Easy fix, right? Not! These days you can’t just buy the one small, clear replacement piece. You have to buy the whole dad-gum three-foot-long section unit that costs almost $350, plus pay around $75 labor costs to have it installed. After calling several dealerships to price the part I ended up driving to another town nearby to pick one up.

But my financial journey wasn’t over yet. When I got back into my car with the box holding the replacement light unit, the car wouldn’t start. My battery was dead! Since I had to pay the dealership’s service department to replace the battery I went ahead and paid them to install the part I’d just bought as well.

What else could go wrong?

I’ve got to stop asking that question. On the way home the AC went out. In Texas it’s still in the 90s even in September, so AC here is not optional. The only silver lining was that my hoses didn’t have the dreaded “black death.” All told, last year work done to inspect and fix my car came to around $2000.

This year, everything was normal. After a boring hour of sitting in the waiting room playing Sudoku on my phone, I paid the regular fee.

While normal is great for the pocketbook, it doesn’t make for a good story. I’m going to laminate this epiphany for my collection, because while personally I prefer to avoid conflict and hardship, as a writer I’ve learned to embrace them. In fact, I’ll admit that on occasion I’ve actually enjoyed the process of making life “sucky and suckier” (thank you, Debra Dixon) for the characters in my story.

May optimism and a sense of humor help us navigate bumps in the road of life, and may our creativity and imagination transform them into copy for our next book!


#RWA14 was Awesome!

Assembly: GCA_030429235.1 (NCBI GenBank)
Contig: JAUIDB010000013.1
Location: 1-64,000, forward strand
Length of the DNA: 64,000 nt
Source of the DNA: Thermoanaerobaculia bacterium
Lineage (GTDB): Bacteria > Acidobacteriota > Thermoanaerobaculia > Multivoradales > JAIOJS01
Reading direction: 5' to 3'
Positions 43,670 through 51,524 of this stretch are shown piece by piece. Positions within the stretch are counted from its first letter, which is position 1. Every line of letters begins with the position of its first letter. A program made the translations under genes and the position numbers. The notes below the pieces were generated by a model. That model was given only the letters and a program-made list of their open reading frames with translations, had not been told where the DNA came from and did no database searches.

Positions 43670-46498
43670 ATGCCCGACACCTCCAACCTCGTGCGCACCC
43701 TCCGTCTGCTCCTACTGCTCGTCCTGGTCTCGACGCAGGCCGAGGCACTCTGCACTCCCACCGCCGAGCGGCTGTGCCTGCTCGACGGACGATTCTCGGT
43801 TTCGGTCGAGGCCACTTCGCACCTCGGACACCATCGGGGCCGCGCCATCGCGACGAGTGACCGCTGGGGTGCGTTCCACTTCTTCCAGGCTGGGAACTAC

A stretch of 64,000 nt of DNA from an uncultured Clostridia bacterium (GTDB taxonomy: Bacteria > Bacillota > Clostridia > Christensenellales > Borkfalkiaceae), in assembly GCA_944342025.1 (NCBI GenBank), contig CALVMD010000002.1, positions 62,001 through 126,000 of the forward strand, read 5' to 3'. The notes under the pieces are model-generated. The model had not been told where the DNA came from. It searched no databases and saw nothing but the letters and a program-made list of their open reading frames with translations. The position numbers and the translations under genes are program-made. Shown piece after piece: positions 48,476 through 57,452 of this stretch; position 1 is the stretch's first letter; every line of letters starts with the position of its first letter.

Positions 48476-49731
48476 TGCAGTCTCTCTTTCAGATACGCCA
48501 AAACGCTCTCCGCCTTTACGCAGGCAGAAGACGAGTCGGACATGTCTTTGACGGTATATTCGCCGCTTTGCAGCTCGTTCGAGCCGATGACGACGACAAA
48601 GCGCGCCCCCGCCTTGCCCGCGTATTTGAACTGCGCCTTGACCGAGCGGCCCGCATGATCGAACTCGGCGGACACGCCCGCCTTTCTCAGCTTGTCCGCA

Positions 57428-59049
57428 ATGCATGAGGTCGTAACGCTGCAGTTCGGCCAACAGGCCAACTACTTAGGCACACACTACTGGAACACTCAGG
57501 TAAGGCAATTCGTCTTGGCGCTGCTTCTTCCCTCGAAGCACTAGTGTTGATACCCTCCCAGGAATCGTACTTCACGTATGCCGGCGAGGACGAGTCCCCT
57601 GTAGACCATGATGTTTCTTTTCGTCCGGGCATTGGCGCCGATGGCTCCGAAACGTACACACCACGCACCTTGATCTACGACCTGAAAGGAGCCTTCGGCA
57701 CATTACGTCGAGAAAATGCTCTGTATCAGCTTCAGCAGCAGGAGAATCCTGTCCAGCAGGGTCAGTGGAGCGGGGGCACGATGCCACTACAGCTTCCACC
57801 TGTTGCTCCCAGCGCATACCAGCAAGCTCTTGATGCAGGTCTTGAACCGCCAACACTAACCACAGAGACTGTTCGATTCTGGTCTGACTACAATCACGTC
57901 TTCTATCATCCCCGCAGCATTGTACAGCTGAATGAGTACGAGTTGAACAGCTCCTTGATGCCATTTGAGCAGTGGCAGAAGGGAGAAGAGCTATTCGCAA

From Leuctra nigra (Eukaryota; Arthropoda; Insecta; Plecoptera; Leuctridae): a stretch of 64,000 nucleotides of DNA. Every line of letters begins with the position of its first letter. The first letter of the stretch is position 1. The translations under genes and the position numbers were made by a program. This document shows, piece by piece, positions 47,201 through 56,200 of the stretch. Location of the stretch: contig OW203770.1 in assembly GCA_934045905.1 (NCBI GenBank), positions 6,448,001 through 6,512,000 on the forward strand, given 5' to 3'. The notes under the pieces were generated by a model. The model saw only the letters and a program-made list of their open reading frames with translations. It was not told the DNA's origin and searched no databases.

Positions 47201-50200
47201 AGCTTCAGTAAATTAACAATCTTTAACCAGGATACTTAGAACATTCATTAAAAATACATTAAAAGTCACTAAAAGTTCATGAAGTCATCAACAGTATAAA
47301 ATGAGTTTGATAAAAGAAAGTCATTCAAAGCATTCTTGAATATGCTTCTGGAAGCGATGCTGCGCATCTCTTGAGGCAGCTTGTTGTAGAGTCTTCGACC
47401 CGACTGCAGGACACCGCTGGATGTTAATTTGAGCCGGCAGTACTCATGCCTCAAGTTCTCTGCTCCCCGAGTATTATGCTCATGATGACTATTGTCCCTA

Welcome to Author Next Door!

Got back late July from the Romance Writers of America annual conference in San Antonio, Texas, and after four days of sharing a shower I could not wait to soak in a long, hot bath! My very patient husband listened to me talk 95 miles per minute about all the wonderful, inspiring, funny, and wise things I’d heard over the five-day period, but bottom line: RWA14 was totally awesome!

I absolutely love attending RWA conferences. Workshops are incredible, networking potential is amazing, people are friendly, and roommates bond over things interesting and quirky. We listen to top keynote speakers, panels of editors and agents, and spotlights on publishing house trends; we attend book signings for literacy as well as free book give-aways; and we browse for Goody Room promo freebies. After the whirlwind, we all return home inspired, focused, and ready to write.

The ladies and I who car-pooled and roomed together this year at the conference hotel called ourselves the “Fab Four.” They were a hoot! I could not have shared my hotel room with three nicer ladies. Thank you Cheryl, Janece, and Jan. And although this was the third national RWA conference I’ve attended, it was the first conference where I pitched a completed manuscript both to a publisher and an agent in prearranged appointments. Instead of being a basket case, I was (mostly) calm and prepared, since the wonderful PANs in our local RWA chapter gave up one afternoon before the conference to listen to all 15 of us practice our pitches and to help critique us. Their input was invaluable. So thank you to our chapter PANs!

One unpredictable joy of a conference is, you never know who you’ll meet on an elevator or who you’ll see sitting at the next table in the bar. Apparently it’s become a rite of passage in our chapter to return with your own “Nora Roberts sighting” story. This year I didn’t come back with a story, but I think having my picture taken with the very classy Ms. Roberts is twice as nice!

The finale of every RWA conference is, of course, the RITA and Golden Heart Awards Ceremony. We laughed, we cheered, and we all hoped: next year may it be one of us walking to the front to accept our statuette. That’s one thing I don’t think I would mind dusting!